the last couple of scripting lessons (#30 & #31) showed a couple of examples of how to use applescript to assist with reformatting an existing table. but if you are setting up your own tables you’d use table and cell styles to make your life a little easier.
as with paragraph, character and object styles — if you are going to use particular formatting settings more than once in a document, it’s smart to create a style for those settings. so, if your document has several tables with similar formatting, you’d create a table style. this example only has one table, so we’ll just look at cell styles.
when we first change our text to a table it will look something like this :
then we start to create the table formatting we want :
to create the cell style for the reversed row, highlight that row and then choose “New Cell Style…” from the flyout menu on the cell styles panel (windows > styles > cell styles) :
you can also access this functionality directly from your control panel :
the new style takes on the formatting of the selected cells. we’re calling that style ‘header row’ and you can see that, as well as the colour of the cells, the cell style will also apply a paragraph style to the text in those cells. that is, the paragraph style does not need to be applied separately — it’s part of the cell style :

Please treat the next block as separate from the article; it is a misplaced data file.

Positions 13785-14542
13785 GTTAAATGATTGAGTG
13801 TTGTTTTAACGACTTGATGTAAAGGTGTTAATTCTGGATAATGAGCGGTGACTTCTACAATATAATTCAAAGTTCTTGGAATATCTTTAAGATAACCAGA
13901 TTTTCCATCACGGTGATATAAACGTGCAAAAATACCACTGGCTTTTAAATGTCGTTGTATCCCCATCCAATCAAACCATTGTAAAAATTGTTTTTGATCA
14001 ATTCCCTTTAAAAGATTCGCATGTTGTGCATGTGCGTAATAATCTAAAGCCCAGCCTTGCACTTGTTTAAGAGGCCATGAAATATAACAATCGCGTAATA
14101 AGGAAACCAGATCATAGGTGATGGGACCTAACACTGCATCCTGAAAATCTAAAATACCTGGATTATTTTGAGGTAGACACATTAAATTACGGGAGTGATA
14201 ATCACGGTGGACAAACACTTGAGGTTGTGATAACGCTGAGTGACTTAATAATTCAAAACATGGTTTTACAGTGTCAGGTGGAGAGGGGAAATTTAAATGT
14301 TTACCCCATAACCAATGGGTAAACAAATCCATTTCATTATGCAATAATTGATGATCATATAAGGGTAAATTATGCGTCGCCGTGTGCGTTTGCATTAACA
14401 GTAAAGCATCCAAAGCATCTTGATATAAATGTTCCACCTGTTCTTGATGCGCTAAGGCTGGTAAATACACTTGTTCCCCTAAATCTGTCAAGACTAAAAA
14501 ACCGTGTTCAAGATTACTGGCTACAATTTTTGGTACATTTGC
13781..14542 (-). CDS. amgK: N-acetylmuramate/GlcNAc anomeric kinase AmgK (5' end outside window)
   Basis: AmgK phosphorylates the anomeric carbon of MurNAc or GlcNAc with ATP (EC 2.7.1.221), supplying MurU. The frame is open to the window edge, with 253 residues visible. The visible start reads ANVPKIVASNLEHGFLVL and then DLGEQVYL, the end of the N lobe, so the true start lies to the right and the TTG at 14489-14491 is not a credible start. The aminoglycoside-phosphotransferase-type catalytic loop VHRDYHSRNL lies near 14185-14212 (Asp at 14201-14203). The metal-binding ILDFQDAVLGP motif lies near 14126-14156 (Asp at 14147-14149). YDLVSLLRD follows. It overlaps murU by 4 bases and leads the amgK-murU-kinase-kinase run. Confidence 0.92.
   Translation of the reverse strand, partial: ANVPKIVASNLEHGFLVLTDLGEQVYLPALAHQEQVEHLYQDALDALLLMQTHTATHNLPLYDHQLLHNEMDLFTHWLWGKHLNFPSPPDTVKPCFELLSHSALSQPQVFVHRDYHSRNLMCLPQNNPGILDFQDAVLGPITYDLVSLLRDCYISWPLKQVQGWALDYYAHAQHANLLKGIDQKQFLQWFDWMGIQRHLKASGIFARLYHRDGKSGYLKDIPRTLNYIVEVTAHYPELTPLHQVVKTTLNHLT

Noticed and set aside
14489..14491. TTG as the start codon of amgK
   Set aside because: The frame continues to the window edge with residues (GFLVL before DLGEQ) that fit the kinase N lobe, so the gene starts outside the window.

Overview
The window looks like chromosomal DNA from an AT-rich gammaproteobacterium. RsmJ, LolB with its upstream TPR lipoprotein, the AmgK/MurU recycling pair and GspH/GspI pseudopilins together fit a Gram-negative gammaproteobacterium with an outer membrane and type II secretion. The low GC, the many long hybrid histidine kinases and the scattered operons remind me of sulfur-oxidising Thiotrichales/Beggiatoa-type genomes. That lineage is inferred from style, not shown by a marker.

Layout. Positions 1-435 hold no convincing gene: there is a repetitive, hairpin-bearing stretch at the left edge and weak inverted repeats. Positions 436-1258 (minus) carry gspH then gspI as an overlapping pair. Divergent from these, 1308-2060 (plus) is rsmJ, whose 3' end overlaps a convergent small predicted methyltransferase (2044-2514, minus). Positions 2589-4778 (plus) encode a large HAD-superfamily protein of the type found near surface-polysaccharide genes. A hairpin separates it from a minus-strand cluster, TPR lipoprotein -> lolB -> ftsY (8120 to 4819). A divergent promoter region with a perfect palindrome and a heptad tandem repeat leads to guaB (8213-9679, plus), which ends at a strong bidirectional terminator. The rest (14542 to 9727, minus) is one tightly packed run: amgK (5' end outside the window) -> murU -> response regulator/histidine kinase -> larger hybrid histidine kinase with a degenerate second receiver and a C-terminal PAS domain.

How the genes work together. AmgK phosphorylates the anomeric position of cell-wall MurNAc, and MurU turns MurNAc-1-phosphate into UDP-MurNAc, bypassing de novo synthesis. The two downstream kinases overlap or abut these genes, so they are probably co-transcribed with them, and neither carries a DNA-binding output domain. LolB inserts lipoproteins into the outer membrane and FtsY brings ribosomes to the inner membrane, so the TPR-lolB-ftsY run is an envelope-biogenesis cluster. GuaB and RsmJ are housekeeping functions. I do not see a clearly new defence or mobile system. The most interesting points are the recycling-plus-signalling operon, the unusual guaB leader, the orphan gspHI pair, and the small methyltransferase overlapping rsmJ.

then repeat the process for each different cell type. for this table we’ve created three different cell styles :
the easiest way to proceed from here is to first apply the most common style to the entire table. to select every cell in a table, first place your cursor somewhere within the table and then move your mouse to the top left corner of the table until you see a downward pointing arrow, then click.
here we’ve applied the ‘basic row’ style to the entire table by clicking that style in the cell styles panel (or from the control panel dropdown) :
then go through and apply the other styles to their relevant cells (here we’re doing entire rows in the same style) :
now here’s why you’ve gone to all that trouble … when the client comes back and says they want all the reversed rows to be thicker and all the blank rows to be thinner (or any of a gazillion other possible alterations), you don’t have to change each row individually (or use applescript) you just change the cell styles. unfortunately InDesign does not yet allow you to specify a specific cell height in the cell style (who knows why), but you CAN change the spacing — or cell insets. here we’re changing the top and bottom insets for the ‘header row’ style from 1mm to 2mm :
and like magic the entire table is updated automatically :
so, if you’re working with tables but not using cell styles, you’re probably working way too hard.